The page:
Cross-sectional associations between exposure to per- and polyfluoroalkyl substances and body mass index among European teenagers in the HBM4EU aligned studies


Per- and polyfluoroalkyl substances (PFAS) are widespread pollutants that may impact youth adiposity patterns. We investigated cross-sectional associations between PFAS and body mass index (BMI) in teenagers/adolescents across nine European countries within the Human Biomonitoring for Europe (HBM4EU) initiative. We used data from 1957 teenagers (12-18 yrs) that were part of the HBM4EU aligned studies, consisting of nine HBM studies (NEBII, Norway; Riksmaten Adolescents 2016-17, Sweden; PCB cohort (follow-up), Slovakia; SLO CRP, Slovenia; CROME, Greece; BEA, Spain; ESTEBAN, France; FLEHS IV, Belgium; GerES V-sub, Germany). Twelve PFAS were measured in blood, whilst weight and height were measured by field nurse/physician or self-reported in questionnaires. We assessed associations between PFAS and age- and sex-adjusted BMI z-scores using linear and logistic regression adjusted for potential confounders. Random-effects meta-analysis and mixed effects models were used to pool studies. We assessed mixture effects using molar sums of exposure biomarkers with toxicological/structural similarities and quantile g-computation. In all studies, the highest concentrations of PFAS were PFOS (medians ranging from 1.34 to 2.79 μg/L). There was a tendency for negative associations with BMI z-scores for all PFAS (except for PFHxS and PFHpS), which was borderline significant for the molar sum of [PFOA and PFNA] and significant for single PFOA [β-coefficient (95% CI) per interquartile range fold change = -0.06 (-0.17, 0.00) and -0.08 (-0.15, -0.01), respectively]. Mixture assessment indicated similar negative associations of the total mixture of [PFOA, PFNA, PFHxS and PFOS] with BMI z-score, but not all compounds showed associations in the same direction: whilst [PFOA, PFNA and PFOS] were negatively associated, [PFHxS] associated positively with BMI z-score. Our results indicated a tendency for associations of relatively low PFAS concentrations with lower BMI in European teenagers. More prospective research is needed to investigate this potential relationship and its implications for health later in life.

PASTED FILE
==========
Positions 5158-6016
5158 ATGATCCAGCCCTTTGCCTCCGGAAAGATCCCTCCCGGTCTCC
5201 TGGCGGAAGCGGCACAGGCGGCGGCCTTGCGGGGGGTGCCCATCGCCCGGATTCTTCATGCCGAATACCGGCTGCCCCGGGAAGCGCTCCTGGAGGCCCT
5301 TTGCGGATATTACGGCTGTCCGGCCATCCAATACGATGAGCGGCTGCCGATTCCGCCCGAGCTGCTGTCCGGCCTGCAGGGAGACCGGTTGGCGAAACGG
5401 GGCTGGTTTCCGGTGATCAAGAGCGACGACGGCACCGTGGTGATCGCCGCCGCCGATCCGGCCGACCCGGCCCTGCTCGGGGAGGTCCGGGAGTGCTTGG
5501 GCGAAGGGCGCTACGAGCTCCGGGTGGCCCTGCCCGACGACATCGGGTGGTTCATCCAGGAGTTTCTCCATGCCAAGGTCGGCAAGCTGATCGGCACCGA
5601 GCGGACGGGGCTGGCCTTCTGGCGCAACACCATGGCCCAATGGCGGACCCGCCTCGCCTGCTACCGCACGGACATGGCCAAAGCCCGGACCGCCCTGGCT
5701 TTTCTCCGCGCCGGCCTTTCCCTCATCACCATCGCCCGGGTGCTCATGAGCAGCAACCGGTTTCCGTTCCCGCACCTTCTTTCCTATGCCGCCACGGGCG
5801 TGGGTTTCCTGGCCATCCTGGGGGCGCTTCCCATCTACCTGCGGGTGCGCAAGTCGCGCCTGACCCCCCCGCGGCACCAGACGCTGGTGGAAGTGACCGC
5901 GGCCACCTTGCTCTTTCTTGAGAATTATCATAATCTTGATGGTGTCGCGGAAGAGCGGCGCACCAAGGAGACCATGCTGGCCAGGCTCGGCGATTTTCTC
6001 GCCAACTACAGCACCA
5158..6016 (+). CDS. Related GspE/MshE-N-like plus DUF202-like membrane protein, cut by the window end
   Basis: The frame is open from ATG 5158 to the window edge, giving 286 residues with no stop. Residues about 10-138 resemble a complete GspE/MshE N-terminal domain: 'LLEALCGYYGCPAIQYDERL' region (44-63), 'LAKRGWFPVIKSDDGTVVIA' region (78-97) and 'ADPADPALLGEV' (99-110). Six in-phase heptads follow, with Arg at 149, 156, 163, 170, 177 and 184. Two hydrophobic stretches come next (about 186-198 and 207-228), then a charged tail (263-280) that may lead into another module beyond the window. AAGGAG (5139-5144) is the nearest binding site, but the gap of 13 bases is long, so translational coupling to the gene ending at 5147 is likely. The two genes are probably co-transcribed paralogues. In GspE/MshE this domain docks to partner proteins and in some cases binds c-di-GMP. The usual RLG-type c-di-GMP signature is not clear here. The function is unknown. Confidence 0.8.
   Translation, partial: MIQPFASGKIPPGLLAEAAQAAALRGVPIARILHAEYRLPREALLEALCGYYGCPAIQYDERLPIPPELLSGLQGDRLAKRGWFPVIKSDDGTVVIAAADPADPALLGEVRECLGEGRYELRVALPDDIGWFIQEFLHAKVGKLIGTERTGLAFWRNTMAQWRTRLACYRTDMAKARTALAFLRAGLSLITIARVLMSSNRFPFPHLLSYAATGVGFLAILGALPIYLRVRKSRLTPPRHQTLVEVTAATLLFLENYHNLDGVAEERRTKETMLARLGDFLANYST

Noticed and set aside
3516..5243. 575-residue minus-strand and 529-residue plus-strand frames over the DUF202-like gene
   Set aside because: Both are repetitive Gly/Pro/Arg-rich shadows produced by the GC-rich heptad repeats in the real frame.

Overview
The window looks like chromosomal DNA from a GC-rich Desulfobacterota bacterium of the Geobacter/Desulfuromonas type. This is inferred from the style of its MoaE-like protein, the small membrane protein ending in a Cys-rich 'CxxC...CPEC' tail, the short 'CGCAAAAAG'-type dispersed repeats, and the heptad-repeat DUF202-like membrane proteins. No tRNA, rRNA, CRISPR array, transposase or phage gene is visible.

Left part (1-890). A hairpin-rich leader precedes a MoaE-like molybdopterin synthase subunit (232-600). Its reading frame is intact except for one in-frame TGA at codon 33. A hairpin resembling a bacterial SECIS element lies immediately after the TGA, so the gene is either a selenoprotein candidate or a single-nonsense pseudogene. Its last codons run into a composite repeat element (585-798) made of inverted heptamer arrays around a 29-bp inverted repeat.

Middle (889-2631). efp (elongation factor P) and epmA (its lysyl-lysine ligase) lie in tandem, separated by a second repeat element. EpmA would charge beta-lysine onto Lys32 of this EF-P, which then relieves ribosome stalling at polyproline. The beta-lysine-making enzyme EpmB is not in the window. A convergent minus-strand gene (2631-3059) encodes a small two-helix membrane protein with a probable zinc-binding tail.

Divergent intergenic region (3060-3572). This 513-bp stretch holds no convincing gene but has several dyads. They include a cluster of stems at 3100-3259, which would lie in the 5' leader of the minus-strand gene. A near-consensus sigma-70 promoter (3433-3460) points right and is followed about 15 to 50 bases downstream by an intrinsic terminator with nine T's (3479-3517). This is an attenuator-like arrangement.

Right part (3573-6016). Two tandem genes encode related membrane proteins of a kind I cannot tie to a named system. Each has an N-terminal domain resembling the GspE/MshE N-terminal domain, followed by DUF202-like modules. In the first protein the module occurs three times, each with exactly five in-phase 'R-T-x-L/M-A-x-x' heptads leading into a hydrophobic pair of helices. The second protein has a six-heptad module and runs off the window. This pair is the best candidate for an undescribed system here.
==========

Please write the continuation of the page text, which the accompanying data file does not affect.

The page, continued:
Authors: Tessa Schillemans, Nina Iszatt, Sylvie Remy, Greet Schoeters, Mariana F Fernández, Shereen Cynthia D’Cruz, Anteneh Desalegn, Line S Haug, Sanna Lignell, Anna Karin Lindroos, Lucia Fábelová, Lubica Palkovicova Murinova, Tina Kosjek, Žiga Tkalec, Catherine Gabriel, Denis Sarigiannis, Susana Pedraza-Díaz, Marta Esteban-López, Argelia Castaño, Loïc Rambaud, Margaux Riou, Sara Pauwels, Nik Vanlarebeke, Marike Kolossa-Gehring, Nina Vogel, Maria Uhl, Eva Govarts, Agneta Åkesson
; Full Source: Environmental pollution (Barking, Essex : 1987) 2022 Nov 2;120566. doi: 10.1016/j.envpol.2022.120566.